New beginning for GIT

| Kelsea Renz managing editor |

Starting this summer, photography students in the Graphics and Imaging Technology (GIT) Department will get the chance to work with new, high-quality equipment thanks to an anonymous donation.
The donation of $30,000 was used to revamp the department’s photography studios and purchase new equipment, including two professional cameras, for the students to practice on.
“Initially I proposed to the donor a $15,000 donation to replace our cameras and get a few other needed things,” said Rion Huffman, assistant professor of GIT. “The donor decided to bump up the donation so we could get better cameras and more equipment.”
Huffman, who has been the assistant professor only since August, has been working to get this donation since he took the position.
“My first teaching job was in this department almost three years ago and I noticed right away that we needed new equipment,” he said. “I had a goal to be a full-time professor, so I made a goal of this being the first thing I would do.”
The donation was finalized in February and the department was able to purchase everything by March. Students have been using some of the new equipment since then and have noticed a dramatic difference in performance.
“The students are very happy to have the new equipment. They feel they are more capable with this,” Huffman said. “We used to have pretty strict limitations about what we could do because the cameras were so old. Because of the new technology, that’s been alleviated.”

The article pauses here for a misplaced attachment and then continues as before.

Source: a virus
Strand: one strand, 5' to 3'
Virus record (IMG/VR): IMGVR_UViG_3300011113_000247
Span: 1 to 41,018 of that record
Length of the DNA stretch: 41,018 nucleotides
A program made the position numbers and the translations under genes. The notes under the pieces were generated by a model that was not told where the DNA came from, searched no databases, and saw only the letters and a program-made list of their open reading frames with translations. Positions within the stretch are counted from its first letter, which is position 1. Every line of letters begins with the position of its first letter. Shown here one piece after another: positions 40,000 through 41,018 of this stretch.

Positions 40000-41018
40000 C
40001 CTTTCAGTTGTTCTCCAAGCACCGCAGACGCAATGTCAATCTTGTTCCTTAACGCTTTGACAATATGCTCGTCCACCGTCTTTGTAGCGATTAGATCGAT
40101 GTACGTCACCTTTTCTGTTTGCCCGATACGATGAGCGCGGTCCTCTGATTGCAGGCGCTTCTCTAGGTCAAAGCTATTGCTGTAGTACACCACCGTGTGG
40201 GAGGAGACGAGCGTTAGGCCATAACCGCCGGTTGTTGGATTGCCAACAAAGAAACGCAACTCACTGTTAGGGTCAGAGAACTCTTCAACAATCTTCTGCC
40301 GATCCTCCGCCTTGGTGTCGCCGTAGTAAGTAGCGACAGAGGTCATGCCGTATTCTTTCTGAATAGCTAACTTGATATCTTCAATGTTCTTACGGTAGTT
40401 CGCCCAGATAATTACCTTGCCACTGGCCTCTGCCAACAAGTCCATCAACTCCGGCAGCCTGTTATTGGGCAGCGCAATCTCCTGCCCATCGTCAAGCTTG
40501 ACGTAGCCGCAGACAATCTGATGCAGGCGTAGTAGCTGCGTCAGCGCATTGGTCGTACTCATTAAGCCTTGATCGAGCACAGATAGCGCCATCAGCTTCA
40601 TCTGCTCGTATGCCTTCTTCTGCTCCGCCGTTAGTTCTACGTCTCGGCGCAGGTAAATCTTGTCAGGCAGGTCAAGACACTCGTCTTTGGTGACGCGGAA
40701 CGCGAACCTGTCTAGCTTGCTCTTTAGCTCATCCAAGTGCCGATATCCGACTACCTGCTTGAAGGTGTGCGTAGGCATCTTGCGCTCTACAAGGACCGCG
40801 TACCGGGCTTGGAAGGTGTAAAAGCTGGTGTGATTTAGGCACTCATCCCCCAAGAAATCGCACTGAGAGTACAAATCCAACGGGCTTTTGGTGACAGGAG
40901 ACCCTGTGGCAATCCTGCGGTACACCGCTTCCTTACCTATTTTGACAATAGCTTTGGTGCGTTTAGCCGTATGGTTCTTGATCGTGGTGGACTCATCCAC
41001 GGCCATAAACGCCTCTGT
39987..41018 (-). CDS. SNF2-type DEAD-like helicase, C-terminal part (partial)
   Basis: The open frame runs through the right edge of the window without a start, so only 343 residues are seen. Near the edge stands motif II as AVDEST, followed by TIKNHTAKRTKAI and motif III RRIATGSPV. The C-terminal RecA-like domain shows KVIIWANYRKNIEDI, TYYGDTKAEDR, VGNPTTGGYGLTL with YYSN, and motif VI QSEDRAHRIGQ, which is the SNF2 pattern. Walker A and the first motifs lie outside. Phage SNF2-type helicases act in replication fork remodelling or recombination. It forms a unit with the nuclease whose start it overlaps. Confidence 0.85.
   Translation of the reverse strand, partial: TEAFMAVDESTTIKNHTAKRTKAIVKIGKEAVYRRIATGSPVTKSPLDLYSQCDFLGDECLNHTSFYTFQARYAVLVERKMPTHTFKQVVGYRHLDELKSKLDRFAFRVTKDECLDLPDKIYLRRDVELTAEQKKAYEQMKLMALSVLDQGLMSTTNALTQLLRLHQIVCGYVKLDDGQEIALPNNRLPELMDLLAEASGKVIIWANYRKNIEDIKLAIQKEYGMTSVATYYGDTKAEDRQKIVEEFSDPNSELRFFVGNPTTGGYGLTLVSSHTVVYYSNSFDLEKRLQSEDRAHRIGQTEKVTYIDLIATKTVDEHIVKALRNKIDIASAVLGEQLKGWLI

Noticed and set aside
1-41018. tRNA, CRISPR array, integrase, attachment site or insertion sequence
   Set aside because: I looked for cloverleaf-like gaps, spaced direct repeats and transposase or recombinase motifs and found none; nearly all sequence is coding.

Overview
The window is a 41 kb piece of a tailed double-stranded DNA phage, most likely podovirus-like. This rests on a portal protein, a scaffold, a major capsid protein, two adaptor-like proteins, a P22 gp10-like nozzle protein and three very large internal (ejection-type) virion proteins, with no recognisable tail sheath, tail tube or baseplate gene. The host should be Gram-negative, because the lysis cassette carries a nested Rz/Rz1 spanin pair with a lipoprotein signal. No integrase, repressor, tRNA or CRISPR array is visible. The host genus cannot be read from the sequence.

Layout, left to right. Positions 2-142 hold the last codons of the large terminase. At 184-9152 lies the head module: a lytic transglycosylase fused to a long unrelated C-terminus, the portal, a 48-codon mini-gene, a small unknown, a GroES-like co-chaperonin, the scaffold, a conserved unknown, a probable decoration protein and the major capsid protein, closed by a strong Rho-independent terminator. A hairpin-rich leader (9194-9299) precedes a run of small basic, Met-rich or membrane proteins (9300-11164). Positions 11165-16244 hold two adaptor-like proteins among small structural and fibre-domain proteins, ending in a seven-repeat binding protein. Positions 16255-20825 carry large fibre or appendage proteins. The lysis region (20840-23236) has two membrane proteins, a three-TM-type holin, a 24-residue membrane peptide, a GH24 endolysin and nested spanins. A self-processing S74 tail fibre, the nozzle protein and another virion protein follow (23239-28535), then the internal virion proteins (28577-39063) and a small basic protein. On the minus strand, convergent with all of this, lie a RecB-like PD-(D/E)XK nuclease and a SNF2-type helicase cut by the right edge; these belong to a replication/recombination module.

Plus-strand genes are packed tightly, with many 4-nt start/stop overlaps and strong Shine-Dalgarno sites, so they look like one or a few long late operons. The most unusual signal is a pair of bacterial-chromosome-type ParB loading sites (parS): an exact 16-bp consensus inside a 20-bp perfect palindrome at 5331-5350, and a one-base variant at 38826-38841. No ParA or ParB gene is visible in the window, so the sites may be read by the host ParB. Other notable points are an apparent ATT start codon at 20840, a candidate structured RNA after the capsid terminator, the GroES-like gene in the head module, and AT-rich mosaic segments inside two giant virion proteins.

Originally, Huffman intended only to replace the department’s crop of cameras. However, because of the donor’s willingness to increase the donation, the department now has good enough equipment to revamp the program as a whole.
“A big reason the donor jumped up the money was so that we could get the professional camera to demo for the students,” Huffman said.
Huffman looks forward to using one of the professional cameras, a Canon 1DX, to teach students how to shoot sports professionally, which is something the department has not been able to do before.
“Our cameras were eight years old. They were so old they couldn’t take available light shots in the building, which was sometimes required for assignments,” he said. “We just got this equipment in, so we haven’t been able to do any sports yet.”
This summer, Huffman will also fully implement the new equipment and redevelop the photography classes based around the capabilities of the cameras.
“It will be a fun pilot course. We’ll use all the new equipment, new strategies, do a lot of on-location shooting,” he said. “It will be a departure from what the class has been before.”

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